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THE WASHINGTON POST
Founded in 1877, The Washington Post is a leading U.S. daily, with extensive coverage of national politics, including the historic series of stories following the Watergate break-in that led to the resignation of President Richard Nixon. After decades of ownership by the Graham family, the Post was purchased in 2013 by Amazon founder Jeff Bezos
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Geopolitics

Smaller Allies Matter: Afghanistan Offers Hard Lessons For Ukraine's Future

Despite controversies at home, Nordic countries were heavily involved in the NATO-led war in Afghanistan. As the Ukraine war grinds on, lessons from that conflict are more relevant than ever.

Photo of Finnish Defence Forces in Afghanistan

Finnish Defence Forces in Afghanistan

Johannes Jauhiainen

-Analysis-

HELSINKI — In May 2021, the Taliban took back power in Afghanistan after 20 years of international presence, astronomical sums of development aid and casualties on all warring sides.

As Kabul fell, a chaotic evacuation prompted comparisons to the fall of Saigon — and most of the attention was on the U.S., which had led the original war to unseat the Taliban after 9/11 and remained by far the largest foreign force on the ground. Yet, the fall of Kabul was also a tumultuous and troubling experience for a number of other smaller foreign countries who had been presented for years in Afghanistan.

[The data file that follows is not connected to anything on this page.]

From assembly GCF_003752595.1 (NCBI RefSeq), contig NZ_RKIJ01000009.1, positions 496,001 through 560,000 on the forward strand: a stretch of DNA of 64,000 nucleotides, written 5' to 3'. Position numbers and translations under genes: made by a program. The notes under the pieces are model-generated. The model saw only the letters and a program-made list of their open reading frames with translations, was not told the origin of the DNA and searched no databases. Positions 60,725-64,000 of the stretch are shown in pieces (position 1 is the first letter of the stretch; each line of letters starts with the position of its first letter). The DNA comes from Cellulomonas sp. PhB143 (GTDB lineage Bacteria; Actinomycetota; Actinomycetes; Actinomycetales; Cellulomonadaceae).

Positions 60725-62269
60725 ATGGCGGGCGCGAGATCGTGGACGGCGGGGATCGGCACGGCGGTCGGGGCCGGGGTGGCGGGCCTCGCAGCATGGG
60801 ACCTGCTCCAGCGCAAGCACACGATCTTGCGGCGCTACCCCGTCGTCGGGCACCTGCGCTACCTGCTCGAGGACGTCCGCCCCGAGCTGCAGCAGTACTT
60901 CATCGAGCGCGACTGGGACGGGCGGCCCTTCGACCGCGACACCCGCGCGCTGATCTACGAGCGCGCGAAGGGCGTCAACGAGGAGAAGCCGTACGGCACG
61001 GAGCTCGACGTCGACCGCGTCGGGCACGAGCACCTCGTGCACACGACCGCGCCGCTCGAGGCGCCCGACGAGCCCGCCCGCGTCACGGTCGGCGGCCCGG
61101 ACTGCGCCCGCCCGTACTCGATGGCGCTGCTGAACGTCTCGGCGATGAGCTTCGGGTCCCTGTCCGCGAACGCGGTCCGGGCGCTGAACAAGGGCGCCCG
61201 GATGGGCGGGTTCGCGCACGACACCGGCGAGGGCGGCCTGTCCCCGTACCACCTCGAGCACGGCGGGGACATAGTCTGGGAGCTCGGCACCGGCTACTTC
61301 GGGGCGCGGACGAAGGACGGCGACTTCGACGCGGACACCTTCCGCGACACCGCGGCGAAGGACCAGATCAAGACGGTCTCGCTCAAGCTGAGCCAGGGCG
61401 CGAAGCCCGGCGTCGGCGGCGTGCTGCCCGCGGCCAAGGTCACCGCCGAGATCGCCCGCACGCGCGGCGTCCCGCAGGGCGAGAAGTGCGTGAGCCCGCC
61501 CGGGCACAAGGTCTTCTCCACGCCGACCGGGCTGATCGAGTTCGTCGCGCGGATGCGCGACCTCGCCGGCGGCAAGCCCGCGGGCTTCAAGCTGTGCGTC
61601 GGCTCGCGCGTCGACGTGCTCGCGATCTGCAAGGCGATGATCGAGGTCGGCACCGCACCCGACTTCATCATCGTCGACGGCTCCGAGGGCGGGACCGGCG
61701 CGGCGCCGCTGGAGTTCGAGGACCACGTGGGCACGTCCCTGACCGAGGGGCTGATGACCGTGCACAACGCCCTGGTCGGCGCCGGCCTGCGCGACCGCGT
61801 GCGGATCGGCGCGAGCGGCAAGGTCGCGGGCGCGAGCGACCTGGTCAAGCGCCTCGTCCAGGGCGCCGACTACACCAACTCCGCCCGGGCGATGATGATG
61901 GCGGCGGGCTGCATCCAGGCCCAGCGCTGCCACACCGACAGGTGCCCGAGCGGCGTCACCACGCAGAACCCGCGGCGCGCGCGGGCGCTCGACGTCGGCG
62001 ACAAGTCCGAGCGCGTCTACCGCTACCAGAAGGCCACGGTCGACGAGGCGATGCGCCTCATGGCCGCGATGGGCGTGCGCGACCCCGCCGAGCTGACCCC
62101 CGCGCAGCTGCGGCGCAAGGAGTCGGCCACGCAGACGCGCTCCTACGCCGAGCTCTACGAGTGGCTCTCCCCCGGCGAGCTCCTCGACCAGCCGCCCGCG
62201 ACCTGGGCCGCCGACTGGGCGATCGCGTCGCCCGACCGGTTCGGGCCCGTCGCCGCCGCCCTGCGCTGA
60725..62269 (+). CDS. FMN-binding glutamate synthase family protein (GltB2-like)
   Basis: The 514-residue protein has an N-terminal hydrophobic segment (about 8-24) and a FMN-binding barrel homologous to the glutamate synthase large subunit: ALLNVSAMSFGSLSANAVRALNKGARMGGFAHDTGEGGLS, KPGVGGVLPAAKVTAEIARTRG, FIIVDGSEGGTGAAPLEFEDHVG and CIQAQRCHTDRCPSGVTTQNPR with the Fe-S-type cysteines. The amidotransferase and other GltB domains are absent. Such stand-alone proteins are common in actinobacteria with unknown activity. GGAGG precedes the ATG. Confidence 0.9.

In an interview at the time, Antti Kaikkonen, the Finnish Minister of Defense, tried to explain what went wrong during the evacuation.

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“Originally we anticipated that the smaller countries would withdraw before the Americans. Then it became clear that getting people to the airport had become more difficult," Kaikkonen said. "So we decided last night to bring home our last soldiers who were helping with the evacuation.”

During the 20-year-long Afghan war, the foreign troop presence included many countries:Finland committed around 2,500 soldiers,Sweden 8,000,Denmark 12,000 and Norway 9,000. And in the nearly two years since the end of the war, Finland,Belgium and theNetherlands have commissioned investigations into their engagements in Afghanistan.

As the number of fragile or failed states around the world increases, it’s important to understand how to best organize international development aid and the security of such countries. Twenty years of international engagement in Afghanistan offers valuable lessons.